“I’m encouraged to see these initial findings, which showcase yet another tremendous health benefit possible from listening to music,” said Ms. Fleming. “At the NIH-Kennedy Center Sound Health initiative, we work toward a greater understanding of the role music plays in our health and well-being, through collaborations with researchers across many disciplines, including cardiology. I look forward to continued research to learn how music programs can positively impact the quality of life for people living with heart failure.”
Ms. Fleming and Dr. Robb, along with Dr. Fleg in his editorial, raise a number of questions left unanswered in the study that represent opportunities for future investigation. In an editorial entitled Music Intervention for Improving Quality of Life in Heart Failure: Ready for an Audition? Dr. Fleg noted the need for physiologic and blood chemistry measurements before and after the intervention, as well as activity logs to better understand the effects of music listening in patients with heart failure.
"While many questions remain, including whether the type of music and duration of exposure matter, and whether other surrogate markers and hard outcomes are favorably impacted, the study provides fascinating preliminary data on a novel approach and adds music as a potential therapeutic intervention. Additional research is clearly needed and we look forward to learning more about the physiologic and biological effects of music on the heart,” said Dr. Hauptman.
The article and accompanying editorials can be accessed via the online version of the Journal of Cardiac Failure and below:
For more information on the NIH/Kennedy Center Sound Health Initiative, visit:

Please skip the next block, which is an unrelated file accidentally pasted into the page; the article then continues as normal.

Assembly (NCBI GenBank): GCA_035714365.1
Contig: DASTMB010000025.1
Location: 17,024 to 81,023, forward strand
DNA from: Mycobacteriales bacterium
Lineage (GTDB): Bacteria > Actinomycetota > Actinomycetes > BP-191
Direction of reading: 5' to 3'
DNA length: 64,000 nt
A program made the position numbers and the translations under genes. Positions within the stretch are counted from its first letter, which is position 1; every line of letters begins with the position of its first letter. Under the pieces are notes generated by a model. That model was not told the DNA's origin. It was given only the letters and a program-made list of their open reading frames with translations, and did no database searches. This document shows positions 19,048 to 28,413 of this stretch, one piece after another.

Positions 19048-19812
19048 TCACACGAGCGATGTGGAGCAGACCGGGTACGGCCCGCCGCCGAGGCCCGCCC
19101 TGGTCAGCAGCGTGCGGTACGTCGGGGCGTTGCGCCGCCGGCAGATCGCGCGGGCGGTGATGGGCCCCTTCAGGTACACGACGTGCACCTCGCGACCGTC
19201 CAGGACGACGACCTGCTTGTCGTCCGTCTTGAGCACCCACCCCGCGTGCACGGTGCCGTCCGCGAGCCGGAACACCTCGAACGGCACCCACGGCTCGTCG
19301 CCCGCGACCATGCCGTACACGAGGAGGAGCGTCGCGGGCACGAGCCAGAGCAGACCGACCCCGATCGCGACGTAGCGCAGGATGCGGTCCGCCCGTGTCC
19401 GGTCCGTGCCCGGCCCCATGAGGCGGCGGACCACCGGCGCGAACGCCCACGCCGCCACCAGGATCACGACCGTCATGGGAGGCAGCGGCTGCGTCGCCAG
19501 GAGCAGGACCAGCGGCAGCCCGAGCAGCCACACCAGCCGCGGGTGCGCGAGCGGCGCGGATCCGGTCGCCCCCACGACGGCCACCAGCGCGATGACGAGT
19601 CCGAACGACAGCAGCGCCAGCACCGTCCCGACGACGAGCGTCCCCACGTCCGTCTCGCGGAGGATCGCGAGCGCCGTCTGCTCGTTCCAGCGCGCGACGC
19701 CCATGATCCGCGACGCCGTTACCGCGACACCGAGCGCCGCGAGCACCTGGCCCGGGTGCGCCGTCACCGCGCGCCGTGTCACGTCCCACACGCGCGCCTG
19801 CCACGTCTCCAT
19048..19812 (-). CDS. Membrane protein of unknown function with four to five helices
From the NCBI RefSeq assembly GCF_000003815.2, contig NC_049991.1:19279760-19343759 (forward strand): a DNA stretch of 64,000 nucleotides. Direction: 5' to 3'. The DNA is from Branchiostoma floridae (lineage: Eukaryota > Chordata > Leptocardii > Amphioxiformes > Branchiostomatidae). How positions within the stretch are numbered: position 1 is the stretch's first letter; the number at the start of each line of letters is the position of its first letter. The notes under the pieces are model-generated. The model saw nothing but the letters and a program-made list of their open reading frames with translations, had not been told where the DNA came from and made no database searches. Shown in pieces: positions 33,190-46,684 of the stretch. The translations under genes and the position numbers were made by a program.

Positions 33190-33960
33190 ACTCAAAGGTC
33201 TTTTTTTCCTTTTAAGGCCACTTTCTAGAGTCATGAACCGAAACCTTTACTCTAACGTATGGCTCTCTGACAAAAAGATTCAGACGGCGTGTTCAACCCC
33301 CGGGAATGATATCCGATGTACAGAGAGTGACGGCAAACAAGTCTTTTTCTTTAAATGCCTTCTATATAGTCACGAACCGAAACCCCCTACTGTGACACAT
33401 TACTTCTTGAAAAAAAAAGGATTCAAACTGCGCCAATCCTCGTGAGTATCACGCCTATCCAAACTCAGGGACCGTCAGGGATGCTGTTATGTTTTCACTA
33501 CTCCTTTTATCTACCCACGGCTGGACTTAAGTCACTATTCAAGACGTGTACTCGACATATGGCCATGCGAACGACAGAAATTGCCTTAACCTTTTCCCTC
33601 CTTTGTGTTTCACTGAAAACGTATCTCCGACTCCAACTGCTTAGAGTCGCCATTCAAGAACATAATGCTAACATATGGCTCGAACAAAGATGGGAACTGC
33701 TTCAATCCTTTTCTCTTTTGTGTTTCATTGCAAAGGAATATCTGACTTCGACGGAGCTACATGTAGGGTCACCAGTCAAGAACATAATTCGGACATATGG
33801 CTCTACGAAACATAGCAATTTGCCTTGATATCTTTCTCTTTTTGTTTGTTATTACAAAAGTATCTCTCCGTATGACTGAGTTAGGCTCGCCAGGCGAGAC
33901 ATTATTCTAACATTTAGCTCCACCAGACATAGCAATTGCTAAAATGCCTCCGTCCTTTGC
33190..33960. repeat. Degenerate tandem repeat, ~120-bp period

For more information on Renée Fleming’s Music and the Mind advocacy, visit:
Renée Fleming also leads a weekly webinar series, Music and Mind LIVE, in conversation with scientists and practitioners exploring the powerful impact of music and arts on human health and the brain. Guests have included 19th US Surgeon General Vivek Murthy, neuroscientist Daniel J. Levitin, NIH Director Dr. Francis Collins, and more. Live episodes air Tuesdays at 5 PM EDT / 2 PM PDT. Episodes are free to watch, with no registration required, and can be watched live at https://facebook.com/ReneeFlemingMusic or http://www.youtube.com/TheKennedyCenter.
About the Heart Failure Society of America
The Heart Failure Society of America is a multidisciplinary organization working to improve and expand heart failure care through collaboration, education, research, innovation, and advocacy. HFSA members include physicians, scientists, nurses, nurse practitioners, pharmacists, and patients. HFSA’s goal is to significantly reduce the burden of heart failure on patients and families worldwide. For more information, visit hfsa.org.
About the Journal of Cardiac Failure
The Journal of Cardiac Failure publishes peer-reviewed manuscripts of interest to clinicians and researchers in the field of heart failure and related disciplines. These include original communications of scientific importance and review articles involving clinical research, health services and outcomes research, animal studies, and bench research with potential clinical applications to heart failure. The Journal also publishes manuscripts that report the design of ongoing clinical trials and editorial perspectives that comment on new developments pertinent to the field of heart failure.